This weekend, I watched the movie ‘Arrival‘. It starts off with the now common scenario of several floating ships appearing in the skies around the world. But unlike most movies in this mold, it focuses on humanity’s efforts to communicate with the aliens and understand why they’ve come. The protagonist is an expert in linguistics.
I found this movie to be uncommonly intelligent and high quality science fiction, of a type that we rarely see in cinema. I’ve heard it’s won and been nominated for various awards. In my opinion, it’s well deserved. I highly recommend it.
That said, I’m going to quibble with a couple of its aspects. I won’t spoil anything that you wouldn’t see in the first act, but if having even bits of that spoiled bothers you, you may want to skip this post until you’ve seen it.
I’m not going to quibble with the existence of the aliens, or why they arrived when they did. A common criticism I have of alien invasion movies is that the aliens usually choose to show up when we can resist them, rather than any of the previous 4.54 billion years when the planet was a sitting duck. But I actually think the movie has a good answer for that, which I won’t spoil.
Okay, first quibble. The movie goes out of its way to portray the aliens as utterly, well, alien. On the one hand, I very much appreciate this. Too often, media sci-fi portray aliens as humans with maybe an extra bump on their forehead or in overall humanoid form but maybe with reptilian skin or something, together with all too human emotions and attitudes. Historically, some of this came from technological constraints on what could be shown. But with CG technology being what it is today, this excuse, still somewhat plausible for television, doesn’t really cut it for high production movies.
That said, in its attempt to make the aliens profoundly different, I think the movie ignores some simple realities. Extraterrestrial life would undoubtedly be very different from Earth life, but the laws of physics put limits on just how strange it could be.
For example,we never see eyes on the aliens. (Or at least I couldn’t ever make out any.) Now, it’s possible that an alien that evolved in a consistently dark or opaque environment, such as an underground sea or in a thick opaque atmosphere, might never evolve vision.
But we see the aliens communicating visually, which implies some kind of ability to take in information from electromagnetic radiation (light). And eyes weren’t a one time mutation in Earth history. From what I’ve read, they evolved several times in independent evolutionary lines. In other words, eyes are one of the features that evolution tends to converge on. The aliens didn’t have to be portrayed with two stereoscopic eyes. They could have had many, like on spiders.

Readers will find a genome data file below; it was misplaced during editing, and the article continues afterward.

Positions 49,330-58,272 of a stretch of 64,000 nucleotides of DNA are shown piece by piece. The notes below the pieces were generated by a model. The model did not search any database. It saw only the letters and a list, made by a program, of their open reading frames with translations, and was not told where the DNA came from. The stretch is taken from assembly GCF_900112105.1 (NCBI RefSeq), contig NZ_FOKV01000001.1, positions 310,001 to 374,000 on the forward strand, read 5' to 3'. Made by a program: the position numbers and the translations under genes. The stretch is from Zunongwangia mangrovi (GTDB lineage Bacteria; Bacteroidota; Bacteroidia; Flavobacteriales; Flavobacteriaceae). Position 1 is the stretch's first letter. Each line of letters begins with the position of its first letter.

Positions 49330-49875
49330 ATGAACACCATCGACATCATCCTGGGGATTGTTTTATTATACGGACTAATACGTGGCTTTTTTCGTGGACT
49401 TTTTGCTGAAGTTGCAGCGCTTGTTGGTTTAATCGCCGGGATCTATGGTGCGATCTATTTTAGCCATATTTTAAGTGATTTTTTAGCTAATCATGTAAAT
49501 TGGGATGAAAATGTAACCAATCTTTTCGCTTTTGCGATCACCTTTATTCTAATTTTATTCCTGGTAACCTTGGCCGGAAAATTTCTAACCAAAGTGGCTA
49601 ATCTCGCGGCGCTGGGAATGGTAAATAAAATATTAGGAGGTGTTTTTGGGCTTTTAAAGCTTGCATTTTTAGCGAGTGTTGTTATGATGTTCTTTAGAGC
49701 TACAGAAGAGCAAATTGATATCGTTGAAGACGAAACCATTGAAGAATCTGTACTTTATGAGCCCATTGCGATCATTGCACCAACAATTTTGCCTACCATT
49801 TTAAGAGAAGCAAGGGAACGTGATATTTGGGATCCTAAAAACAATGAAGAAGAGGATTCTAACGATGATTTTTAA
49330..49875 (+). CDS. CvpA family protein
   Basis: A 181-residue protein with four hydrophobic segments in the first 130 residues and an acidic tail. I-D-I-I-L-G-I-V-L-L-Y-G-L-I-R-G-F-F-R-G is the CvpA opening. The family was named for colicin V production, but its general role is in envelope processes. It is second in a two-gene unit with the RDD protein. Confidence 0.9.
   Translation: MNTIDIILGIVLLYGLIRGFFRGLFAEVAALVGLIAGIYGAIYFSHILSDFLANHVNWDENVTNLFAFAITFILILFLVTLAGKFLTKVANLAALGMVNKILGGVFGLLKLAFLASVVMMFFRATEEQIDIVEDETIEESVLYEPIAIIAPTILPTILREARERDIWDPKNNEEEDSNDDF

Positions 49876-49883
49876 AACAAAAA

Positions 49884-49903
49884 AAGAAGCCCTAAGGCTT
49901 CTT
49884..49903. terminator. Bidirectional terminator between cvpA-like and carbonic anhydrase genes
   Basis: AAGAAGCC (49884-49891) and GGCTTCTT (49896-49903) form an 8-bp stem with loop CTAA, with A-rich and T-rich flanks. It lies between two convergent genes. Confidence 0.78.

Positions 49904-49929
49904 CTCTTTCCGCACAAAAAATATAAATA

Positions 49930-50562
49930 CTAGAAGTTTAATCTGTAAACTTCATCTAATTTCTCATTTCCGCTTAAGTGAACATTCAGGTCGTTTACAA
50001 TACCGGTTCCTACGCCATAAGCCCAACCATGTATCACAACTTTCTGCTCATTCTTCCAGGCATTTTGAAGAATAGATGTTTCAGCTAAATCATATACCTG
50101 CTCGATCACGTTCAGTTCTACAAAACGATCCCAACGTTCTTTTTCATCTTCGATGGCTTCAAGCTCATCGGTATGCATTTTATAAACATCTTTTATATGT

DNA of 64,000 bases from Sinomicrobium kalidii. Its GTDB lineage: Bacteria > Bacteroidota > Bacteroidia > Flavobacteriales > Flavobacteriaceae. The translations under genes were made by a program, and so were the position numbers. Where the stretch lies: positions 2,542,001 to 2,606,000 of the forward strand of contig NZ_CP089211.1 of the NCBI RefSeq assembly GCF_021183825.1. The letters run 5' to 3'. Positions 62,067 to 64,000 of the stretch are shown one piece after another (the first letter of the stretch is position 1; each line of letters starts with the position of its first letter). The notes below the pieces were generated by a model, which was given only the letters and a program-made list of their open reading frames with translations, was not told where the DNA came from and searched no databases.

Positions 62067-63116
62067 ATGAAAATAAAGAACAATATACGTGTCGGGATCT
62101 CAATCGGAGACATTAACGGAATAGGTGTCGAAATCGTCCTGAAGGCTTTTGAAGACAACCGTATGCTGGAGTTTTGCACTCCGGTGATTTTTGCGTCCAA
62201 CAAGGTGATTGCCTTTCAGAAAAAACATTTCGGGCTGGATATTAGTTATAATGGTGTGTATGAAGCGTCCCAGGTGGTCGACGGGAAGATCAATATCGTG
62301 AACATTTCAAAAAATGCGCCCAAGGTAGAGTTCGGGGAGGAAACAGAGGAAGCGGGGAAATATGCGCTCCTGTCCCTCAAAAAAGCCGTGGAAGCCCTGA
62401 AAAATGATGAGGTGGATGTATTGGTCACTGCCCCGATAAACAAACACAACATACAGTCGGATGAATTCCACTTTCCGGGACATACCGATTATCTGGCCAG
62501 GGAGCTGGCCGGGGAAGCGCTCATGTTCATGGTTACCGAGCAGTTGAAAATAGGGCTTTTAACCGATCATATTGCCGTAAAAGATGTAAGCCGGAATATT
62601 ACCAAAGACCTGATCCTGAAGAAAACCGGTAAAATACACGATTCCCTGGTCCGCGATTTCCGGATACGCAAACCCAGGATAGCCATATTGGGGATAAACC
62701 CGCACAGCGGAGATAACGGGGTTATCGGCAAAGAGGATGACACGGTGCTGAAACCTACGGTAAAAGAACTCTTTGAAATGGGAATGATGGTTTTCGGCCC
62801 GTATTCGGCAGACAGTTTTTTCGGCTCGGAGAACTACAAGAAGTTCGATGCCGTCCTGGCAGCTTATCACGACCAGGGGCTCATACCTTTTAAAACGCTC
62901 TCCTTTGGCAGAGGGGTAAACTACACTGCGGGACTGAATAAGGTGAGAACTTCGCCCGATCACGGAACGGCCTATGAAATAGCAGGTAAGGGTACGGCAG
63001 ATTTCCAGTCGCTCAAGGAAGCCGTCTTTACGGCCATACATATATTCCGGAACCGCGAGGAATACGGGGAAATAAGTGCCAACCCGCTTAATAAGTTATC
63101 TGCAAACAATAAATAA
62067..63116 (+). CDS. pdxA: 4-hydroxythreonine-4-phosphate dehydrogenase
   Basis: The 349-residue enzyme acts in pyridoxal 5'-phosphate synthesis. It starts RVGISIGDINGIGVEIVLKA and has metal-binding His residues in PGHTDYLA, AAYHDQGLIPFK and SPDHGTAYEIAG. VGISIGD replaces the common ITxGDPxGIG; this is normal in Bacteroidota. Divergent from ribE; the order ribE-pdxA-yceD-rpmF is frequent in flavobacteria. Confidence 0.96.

The other is the overall body plan of the aliens. They don’t come across as having much dexterity. But as I’ve noted before, the only civilization producing species on this planet needed more than intelligence, but also the ability to physically manipulate the environment. It’s why a primate species currently rules the planet instead of a cetacean, elephantine, corvine, or other type of intelligent species.
I’m not saying that the aliens needed to have humanoid body plans. Ant-like bodies with prehensile limbs might have done the trick. But the movie aliens needed to have better physical abilities than what was portrayed. Their portrayed bodies might have been dexterous in a liquid environment, similar to cephalopods, but that didn’t appear to be the environment they were in.
My second quibble is with the effort to communicate with the aliens. If you’ve seen the movie, you understand this issue’s place in the plot, but the initial decision to translate written language doesn’t make that much sense. As Seth Shostak of SETI (Search for Extraterrestrial Intelligence) has pointed out, it makes a lot more sense to attempt initial communication with pictures.
This makes sense when you consider that the earliest human writing evolved from using pictures to convey concepts. Over time, the pictures got streamlined into symbols for each word or concept. It was thousands of years before the idea of letters standing in for individual speech sounds developed. Attempting to jump over all that with an utterly alien mind seems like the hard way to do it.
Of course, conveying complex information with pictures wouldn’t itself be easy. For example, how do you get across the main question the humans had for the aliens, “Why have you come?” But a series of pictures showing the alien ships approaching humans, followed by alternating pictures of humans dead or alive might have given the aliens a quick chance to make their intentions clearer. And once you had a basic form of communication going, a common symbolic vocabulary could be worked out, eventually allowing more sophisticated exchanges.
A much tougher challenge might be if the aliens didn’t have visual senses. Imagine trying to build a common vocabulary with a bat like alien that sensed the world through echolocation, or one that thought and moved on vastly different time scales, such as conscious trees. But even then, we’d still live in the same universe, and there would have to be some common overlapping ways of perceiving the world. It might come down to small model statues arranged in sequences to convey scenarios.
Of course, it’s always possible to engage in rationalizations to explain away these quibbles with the movie. And as I indicated above, this is a movie that is far more intelligent than your typical sci-fi film. Not the least because it gave me an excuse to talk about alien body plans and communication strategies 🙂